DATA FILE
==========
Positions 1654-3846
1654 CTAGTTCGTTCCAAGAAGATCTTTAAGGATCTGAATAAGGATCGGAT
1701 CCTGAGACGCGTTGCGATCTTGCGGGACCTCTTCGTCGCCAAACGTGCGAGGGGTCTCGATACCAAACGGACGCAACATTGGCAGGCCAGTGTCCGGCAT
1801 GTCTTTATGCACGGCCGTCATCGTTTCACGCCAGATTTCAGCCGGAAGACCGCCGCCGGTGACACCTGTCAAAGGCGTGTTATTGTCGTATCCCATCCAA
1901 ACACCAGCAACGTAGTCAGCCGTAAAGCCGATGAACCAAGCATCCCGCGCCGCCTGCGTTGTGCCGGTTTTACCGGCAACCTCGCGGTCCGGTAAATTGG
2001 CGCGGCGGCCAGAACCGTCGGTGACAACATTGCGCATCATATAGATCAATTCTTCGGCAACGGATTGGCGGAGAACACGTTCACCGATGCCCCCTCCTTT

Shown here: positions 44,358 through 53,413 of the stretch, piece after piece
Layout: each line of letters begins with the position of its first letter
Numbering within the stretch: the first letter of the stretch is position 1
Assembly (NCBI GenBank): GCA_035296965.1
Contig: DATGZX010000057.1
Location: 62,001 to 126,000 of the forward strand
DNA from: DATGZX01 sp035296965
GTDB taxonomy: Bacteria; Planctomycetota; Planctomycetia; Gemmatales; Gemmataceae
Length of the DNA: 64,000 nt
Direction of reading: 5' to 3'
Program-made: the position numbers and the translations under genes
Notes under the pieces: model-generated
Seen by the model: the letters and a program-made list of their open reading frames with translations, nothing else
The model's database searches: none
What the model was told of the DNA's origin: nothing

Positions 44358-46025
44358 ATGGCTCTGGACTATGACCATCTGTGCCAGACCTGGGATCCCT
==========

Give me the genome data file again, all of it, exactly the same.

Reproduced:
Positions 1654-3846
1654 CTAGTTCGTTCCAAGAAGATCTTTAAGGATCTGAATAAGGATCGGAT
1701 CCTGAGACGCGTTGCGATCTTGCGGGACCTCTTCGTCGCCAAACGTGCGAGGGGTCTCGATACCAAACGGACGCAACATTGGCAGGCCAGTGTCCGGCAT
1801 GTCTTTATGCACGGCCGTCATCGTTTCACGCCAGATTTCAGCCGGAAGACCGCCGCCGGTGACACCTGTCAAAGGCGTGTTATTGTCGTATCCCATCCAA
1901 ACACCAGCAACGTAGTCAGCCGTAAAGCCGATGAACCAAGCATCCCGCGCCGCCTGCGTTGTGCCGGTTTTACCGGCAACCTCGCGGTCCGGTAAATTGG
2001 CGCGGCGGCCAGAACCGTCGGTGACAACATTGCGCATCATATAGATCAATTCTTCGGCAACGGATTGGCGGAGAACACGTTCACCGATGCCCCCTCCTTT

Shown here: positions 44,358 through 53,413 of the stretch, piece after piece
Layout: each line of letters begins with the position of its first letter
Numbering within the stretch: the first letter of the stretch is position 1
Assembly (NCBI GenBank): GCA_035296965.1
Contig: DATGZX010000057.1
Location: 62,001 to 126,000 of the forward strand
DNA from: DATGZX01 sp035296965
GTDB taxonomy: Bacteria; Planctomycetota; Planctomycetia; Gemmatales; Gemmataceae
Length of the DNA: 64,000 nt
Direction of reading: 5' to 3'
Program-made: the position numbers and the translations under genes
Notes under the pieces: model-generated
Seen by the model: the letters and a program-made list of their open reading frames with translations, nothing else
The model's database searches: none
What the model was told of the DNA's origin: nothing

Positions 44358-46025
44358 ATGGCTCTGGACTATGACCATCTGTGCCAGACCTGGGATCCCT